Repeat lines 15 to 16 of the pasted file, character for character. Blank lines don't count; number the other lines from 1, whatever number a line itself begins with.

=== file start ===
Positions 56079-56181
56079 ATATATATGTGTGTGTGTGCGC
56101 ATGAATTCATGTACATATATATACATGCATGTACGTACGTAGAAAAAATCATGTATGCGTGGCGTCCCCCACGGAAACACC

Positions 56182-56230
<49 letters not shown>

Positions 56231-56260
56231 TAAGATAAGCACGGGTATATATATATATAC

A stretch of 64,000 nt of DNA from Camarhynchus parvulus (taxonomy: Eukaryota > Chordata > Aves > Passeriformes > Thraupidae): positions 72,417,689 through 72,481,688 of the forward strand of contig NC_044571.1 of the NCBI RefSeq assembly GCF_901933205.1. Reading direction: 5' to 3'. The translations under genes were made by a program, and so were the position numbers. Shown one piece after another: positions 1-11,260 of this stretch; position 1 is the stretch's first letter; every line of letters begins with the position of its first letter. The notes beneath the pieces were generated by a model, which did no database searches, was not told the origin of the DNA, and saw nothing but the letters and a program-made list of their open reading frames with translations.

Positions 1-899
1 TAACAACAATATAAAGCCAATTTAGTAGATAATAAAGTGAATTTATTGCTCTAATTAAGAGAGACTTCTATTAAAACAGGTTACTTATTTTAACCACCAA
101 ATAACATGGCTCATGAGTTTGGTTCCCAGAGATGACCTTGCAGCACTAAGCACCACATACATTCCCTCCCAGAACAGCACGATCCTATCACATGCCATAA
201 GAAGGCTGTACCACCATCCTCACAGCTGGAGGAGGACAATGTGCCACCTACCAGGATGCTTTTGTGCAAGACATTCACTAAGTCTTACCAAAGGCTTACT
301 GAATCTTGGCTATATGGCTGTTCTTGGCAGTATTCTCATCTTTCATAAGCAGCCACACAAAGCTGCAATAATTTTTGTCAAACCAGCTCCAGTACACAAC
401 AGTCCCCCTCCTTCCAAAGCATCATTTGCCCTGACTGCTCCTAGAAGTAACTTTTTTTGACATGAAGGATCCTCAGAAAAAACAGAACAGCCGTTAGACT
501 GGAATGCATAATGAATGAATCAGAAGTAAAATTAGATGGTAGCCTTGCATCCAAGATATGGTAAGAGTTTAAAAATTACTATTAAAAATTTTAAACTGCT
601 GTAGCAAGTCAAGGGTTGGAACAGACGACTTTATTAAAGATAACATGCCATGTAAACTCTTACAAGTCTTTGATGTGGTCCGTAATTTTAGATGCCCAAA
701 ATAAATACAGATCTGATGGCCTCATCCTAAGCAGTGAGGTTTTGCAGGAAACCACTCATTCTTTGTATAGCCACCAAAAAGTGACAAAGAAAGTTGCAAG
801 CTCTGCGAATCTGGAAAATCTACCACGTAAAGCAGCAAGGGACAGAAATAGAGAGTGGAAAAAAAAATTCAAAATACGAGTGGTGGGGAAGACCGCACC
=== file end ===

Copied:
501 GGAATGCATAATGAATGAATCAGAAGTAAAATTAGATGGTAGCCTTGCATCCAAGATATGGTAAGAGTTTAAAAATTACTATTAAAAATTTTAAACTGCT
601 GTAGCAAGTCAAGGGTTGGAACAGACGACTTTATTAAAGATAACATGCCATGTAAACTCTTACAAGTCTTTGATGTGGTCCGTAATTTTAGATGCCCAAA